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Old 05-22-2018, 06:47 AM
 
Location: Brooklyn the best borough in NYC!
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Here in NYC we have a unique street light look that immediately doesn’t exist once you leave the city limit wether you are going up to Westchester County or heading towards Long Island.

Another way you can tell you have left the city limits is by the streets. In Queens for example all the streets are numbered “257th st” “245th st” and immediately when you enter Long Island the streets become actual names like “Ocean Ave”. Mt Vernon has numbers like the Bronx except in the Bronx boarder the high I believe is 243rd st whereas neigboring Mt. Vernon uses a whole different numbering style and starts back at 1st/1st Ave again.

For NYC it’s pretty easy to tell when you have left the city limits. I know it’s not as easy in other cities so what are a few tricks to find out the ending of the city limits in your cities?
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Old 05-22-2018, 06:50 AM
 
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This might sound silly but geographic features, Rivers, streams, ridgelines etc can be town borders.

Also some towns have different street sign colors.
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Old 05-22-2018, 06:52 AM
 
Location: Brooklyn the best borough in NYC!
1,991 posts, read 865,708 times
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Quote:
Originally Posted by btownboss4 View Post
This might sound silly but geographic features, Rivers, streams, ridgelines etc can be town borders.

Also some towns have different street sign colors.
Is that the case for Boston?
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Old 05-22-2018, 06:58 AM
 
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Street signs in Houston are green.
The land locked cities usually use green or red street signs.
Bellaire Blvd for example guess through Houston, West U, Bellaire and Back to Houston. So the street signs change from green to Red to blue and back to green.

Some management districts also use different colors
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Old 05-22-2018, 07:12 AM
 
Location: Reno, NV
1,537 posts, read 708,496 times
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Chicago also has different street lights from the surrounding suburbs - not only in lamppole design, but the bulbs also exude a distinctive marigold glow, compared to the white bulbs in most suburbs.

I also think the tree cover increases fairly suddenly once you get out of the city limits, in most directions.
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Old 05-22-2018, 07:18 AM
 
Location: Tennessee
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There are generally signs indicating when you enter the city limits, not necessarily exit. Sometimes there is a sign alongside the road that indicates the initials of the county.
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Old 05-22-2018, 10:26 AM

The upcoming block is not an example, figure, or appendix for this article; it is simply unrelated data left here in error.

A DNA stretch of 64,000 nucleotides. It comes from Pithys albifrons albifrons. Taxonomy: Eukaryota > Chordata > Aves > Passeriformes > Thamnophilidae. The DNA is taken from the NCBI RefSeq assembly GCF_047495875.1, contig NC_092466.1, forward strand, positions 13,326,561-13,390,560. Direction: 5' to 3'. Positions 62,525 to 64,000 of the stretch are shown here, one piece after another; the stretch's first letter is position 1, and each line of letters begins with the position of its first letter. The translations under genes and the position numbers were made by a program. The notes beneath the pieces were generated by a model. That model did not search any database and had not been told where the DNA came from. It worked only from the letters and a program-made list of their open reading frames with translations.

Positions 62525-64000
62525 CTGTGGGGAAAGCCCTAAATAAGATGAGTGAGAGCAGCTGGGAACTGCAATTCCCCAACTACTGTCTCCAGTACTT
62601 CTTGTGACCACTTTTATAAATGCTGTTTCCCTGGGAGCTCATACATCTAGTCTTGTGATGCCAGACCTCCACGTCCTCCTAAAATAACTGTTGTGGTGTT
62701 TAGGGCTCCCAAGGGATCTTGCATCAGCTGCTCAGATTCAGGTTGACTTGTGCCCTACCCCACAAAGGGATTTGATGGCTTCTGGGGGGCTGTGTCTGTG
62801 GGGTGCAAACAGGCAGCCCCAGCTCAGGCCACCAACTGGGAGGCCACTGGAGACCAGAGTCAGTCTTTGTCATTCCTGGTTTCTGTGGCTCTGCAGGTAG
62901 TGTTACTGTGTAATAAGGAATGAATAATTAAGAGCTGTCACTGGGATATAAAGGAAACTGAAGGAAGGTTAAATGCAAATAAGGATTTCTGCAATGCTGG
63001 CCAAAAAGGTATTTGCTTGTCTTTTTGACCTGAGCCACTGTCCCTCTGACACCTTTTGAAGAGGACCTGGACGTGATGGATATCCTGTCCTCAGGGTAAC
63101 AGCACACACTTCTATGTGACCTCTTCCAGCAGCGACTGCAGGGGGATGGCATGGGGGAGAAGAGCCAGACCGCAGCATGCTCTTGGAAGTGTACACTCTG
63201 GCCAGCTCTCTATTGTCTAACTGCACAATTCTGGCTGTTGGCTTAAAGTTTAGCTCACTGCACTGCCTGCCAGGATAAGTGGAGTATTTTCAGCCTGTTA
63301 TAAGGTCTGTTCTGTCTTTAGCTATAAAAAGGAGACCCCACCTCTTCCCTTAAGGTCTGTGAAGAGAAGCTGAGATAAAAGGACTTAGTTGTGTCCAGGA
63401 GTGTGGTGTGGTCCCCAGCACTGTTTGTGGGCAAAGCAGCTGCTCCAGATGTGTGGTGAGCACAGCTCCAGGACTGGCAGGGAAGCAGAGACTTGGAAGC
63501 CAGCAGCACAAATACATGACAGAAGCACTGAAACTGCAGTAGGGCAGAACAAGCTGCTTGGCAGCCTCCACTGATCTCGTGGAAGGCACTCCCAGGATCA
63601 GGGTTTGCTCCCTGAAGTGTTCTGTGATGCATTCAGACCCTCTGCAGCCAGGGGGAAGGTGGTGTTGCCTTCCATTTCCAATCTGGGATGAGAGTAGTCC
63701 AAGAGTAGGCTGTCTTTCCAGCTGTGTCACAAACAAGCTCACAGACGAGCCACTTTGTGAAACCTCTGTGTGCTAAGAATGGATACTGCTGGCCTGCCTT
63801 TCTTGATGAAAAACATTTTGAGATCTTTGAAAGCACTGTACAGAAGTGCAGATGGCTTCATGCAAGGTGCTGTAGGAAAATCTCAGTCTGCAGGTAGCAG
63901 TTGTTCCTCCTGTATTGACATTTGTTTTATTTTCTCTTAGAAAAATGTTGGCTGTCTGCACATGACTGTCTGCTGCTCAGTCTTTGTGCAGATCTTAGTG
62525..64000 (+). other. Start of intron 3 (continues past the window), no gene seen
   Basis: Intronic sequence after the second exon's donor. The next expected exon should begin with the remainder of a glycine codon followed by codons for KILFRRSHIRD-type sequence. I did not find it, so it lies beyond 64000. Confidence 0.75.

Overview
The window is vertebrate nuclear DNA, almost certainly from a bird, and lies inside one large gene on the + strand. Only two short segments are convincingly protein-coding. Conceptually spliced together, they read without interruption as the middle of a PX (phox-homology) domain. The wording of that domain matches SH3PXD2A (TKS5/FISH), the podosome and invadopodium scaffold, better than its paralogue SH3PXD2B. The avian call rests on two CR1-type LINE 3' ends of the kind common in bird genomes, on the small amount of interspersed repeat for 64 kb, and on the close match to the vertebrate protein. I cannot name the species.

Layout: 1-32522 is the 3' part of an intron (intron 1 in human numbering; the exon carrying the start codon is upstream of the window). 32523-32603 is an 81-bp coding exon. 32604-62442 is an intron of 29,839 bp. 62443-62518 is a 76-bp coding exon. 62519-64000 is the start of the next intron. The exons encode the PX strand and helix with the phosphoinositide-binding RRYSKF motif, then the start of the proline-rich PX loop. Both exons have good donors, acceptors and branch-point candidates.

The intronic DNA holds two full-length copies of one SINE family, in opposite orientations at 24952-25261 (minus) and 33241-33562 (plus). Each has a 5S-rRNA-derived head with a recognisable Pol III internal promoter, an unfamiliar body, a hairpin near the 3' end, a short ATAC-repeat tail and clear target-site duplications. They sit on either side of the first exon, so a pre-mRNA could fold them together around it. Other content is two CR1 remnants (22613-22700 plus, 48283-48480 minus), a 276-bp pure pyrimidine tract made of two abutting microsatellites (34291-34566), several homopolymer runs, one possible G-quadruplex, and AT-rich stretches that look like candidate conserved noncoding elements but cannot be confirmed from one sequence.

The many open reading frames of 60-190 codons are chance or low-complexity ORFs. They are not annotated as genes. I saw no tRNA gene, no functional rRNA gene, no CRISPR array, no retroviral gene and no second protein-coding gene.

Location: crafton pa
979 posts, read 356,588 times
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Quote:
Originally Posted by TheTimidBlueBars View Post
Chicago also has different street lights from the surrounding suburbs - not only in lamppole design, but the bulbs also exude a distinctive marigold glow, compared to the white bulbs in most suburbs.

I also think the tree cover increases fairly suddenly once you get out of the city limits, in most directions.
That's not necessarily true. In many cities in the Northeast, the city limits are pretty much set by history/geography, but urbanization has taken place without regard to the city limits. The inner ring suburbs in many of these cities resemble the adjacent city neighborhoods quite closely, and it can be very difficult to tell just by the appearance of the neighborhood whether or not you have crossed the line from city to suburb.


In my home city, Pittsburgh, the line is really only obvious because of street signs. The major streets in the city have blue overhead signs at intersections with the name of the city neighborhood appearing in smaller print above the street name. The surrounding suburbs all have differently colored street signs. There are quite a few areas here that are just as I described above; without the different street signs you would never know when you've crossed from Pittsburgh proper into an adjacent inner-ring suburb.
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Old 05-22-2018, 10:35 AM
 
Location: New Mexico
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The neighboring town puts up a welcome sign.
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Old 05-22-2018, 11:41 AM
 
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In Chicago it's for sure the streetlights being orange and most other areas white.
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Old 05-22-2018, 11:54 AM
 
Location: South Park, San Diego
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Last US Exit/Mexico Only
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